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Natural Shocks

Pascale Armand gives a tour de force performance in a one-woman play by Lauren Gunderson which ends up as a cautionary tale.

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Pascale Armand in a scene from the world premiere of Lauren Gunderson’s “Natural Shocks” (Photo credit: Joan Marcus)

Victor Gluck, Editor-in-Chief

Victor Gluck, Editor-in-Chief

Angela had taken refuge in her basement as a storm is coming, actually a tornado. She has locked the door, closed the window, and has bottled water and blankets with her. She also has the copy of Sense and Sensibility that she is rereading but doesn’t expect to have time for. She also has a gun in a safe that she bought recently for protection. She has been a roulette croupier and believes that “Life is just a Game of Chance.” But now she is a very successful insurance agent, “decoding peril” which makes her think of Hamlet’s “To Be or Not” speech: “the thousand natural shocks that Flesh is heir to.” Like Hamlet, she has trouble coming to a decision until it is almost too late.

She is reminded of such perils as driving cars and smoking cigarettes, and the topic of “Risk Literacy.” She knows that nature is not good or perfect which she tells us is called the “naturalistic fallacy.” This leads to thoughts of her bad relationship with her mother who died of cancer and that her mother never liked her husband and warned her against marrying him. Things have been getting worse lately with him and he has stormed out of the house, just before the tornado warning. As the winds pick up and the storm can be heard approaching, Angela reveals that she likes to lie and a great deal she has said is not entirely true. But like T.S. Eliot’s “‘objective correlative,” the storm is just as much inside Angela as outside of her window.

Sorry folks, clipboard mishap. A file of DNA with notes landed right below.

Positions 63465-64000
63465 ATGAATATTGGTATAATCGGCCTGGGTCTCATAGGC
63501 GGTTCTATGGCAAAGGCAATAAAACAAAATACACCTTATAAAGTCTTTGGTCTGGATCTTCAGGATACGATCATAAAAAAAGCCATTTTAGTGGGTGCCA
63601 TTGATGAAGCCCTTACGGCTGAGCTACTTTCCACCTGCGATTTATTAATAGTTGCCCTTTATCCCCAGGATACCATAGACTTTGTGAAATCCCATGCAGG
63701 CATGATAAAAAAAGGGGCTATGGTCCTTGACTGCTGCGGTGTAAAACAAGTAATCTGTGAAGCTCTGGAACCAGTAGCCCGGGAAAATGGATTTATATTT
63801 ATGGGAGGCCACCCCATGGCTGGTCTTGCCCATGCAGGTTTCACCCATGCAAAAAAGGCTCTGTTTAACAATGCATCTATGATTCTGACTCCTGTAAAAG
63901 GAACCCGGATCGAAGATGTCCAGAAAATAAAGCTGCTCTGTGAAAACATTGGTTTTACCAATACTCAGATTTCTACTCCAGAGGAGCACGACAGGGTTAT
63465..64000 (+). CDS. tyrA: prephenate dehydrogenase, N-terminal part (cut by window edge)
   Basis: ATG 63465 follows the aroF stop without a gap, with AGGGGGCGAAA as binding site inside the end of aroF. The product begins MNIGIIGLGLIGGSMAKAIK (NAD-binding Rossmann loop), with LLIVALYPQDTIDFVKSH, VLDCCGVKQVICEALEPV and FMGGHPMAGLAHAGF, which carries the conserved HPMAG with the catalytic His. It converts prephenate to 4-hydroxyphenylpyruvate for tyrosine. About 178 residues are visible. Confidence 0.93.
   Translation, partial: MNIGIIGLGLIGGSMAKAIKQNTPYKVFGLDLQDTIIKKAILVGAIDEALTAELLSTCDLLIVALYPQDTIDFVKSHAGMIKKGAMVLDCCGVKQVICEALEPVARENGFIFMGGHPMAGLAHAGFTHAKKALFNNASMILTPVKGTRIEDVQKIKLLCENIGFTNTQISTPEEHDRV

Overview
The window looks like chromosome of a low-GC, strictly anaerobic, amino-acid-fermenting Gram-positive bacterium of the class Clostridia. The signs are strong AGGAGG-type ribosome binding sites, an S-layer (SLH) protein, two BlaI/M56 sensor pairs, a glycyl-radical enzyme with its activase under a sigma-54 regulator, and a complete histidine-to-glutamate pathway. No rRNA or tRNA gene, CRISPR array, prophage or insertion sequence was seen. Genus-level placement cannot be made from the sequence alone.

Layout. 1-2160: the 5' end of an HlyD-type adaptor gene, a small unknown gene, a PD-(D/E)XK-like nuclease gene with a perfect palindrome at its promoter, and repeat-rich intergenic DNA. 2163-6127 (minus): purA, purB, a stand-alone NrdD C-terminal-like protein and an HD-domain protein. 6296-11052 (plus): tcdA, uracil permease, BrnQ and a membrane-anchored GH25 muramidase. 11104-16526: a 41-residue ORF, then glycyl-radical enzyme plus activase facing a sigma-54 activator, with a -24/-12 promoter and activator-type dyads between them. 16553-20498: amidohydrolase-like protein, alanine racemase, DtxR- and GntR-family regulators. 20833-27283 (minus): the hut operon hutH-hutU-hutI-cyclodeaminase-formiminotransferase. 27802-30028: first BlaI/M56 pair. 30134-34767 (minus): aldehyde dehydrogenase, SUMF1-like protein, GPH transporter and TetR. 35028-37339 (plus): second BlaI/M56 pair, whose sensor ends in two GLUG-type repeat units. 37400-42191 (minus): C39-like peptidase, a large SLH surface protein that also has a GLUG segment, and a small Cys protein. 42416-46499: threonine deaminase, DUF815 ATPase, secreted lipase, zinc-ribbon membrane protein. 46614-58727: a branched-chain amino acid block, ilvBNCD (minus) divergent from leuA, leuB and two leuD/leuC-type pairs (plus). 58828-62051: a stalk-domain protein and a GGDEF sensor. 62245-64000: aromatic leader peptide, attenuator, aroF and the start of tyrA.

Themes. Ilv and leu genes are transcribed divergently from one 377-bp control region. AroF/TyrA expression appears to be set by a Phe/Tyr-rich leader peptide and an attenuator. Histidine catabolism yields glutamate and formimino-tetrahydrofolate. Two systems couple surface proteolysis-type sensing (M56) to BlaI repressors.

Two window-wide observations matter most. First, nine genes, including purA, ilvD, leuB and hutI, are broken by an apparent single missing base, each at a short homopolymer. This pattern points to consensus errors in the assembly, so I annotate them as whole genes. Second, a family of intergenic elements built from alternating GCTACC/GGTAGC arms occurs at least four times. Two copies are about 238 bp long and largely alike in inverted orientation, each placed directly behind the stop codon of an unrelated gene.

Played by Pascale Armand, known for her Tony nominated Best Performance by an Actress in a Featured Role in Eclipsed, Angela is the heroine of Lauren Gunderson’s new one-woman play, Natural Shocks, being given its world premiere by the Women’s Project at the WP Theater. The play has previously been given over 100 staged readings in 45 states over a period of two months. As much as one wants to admire this tour de force for an accomplished actress, in its current form the play has several problems.

Pascale Armand in a scene from Lauren Gunderson’s “Natural Shocks” (Photo credit: Joan Marcus)

The biggest problem is that we never know to whom Angela is talking although she addresses us as though we are in the basement with her. But how and why are we there? She says that she wishes it could “have been a nice ice cream social or a super boozey cocktail party” but there is no explanation of how we find ourselves in her basement during this storm. After “recognizing” us, she never refers to us again until just before the end of the play when she asks us to be her judges.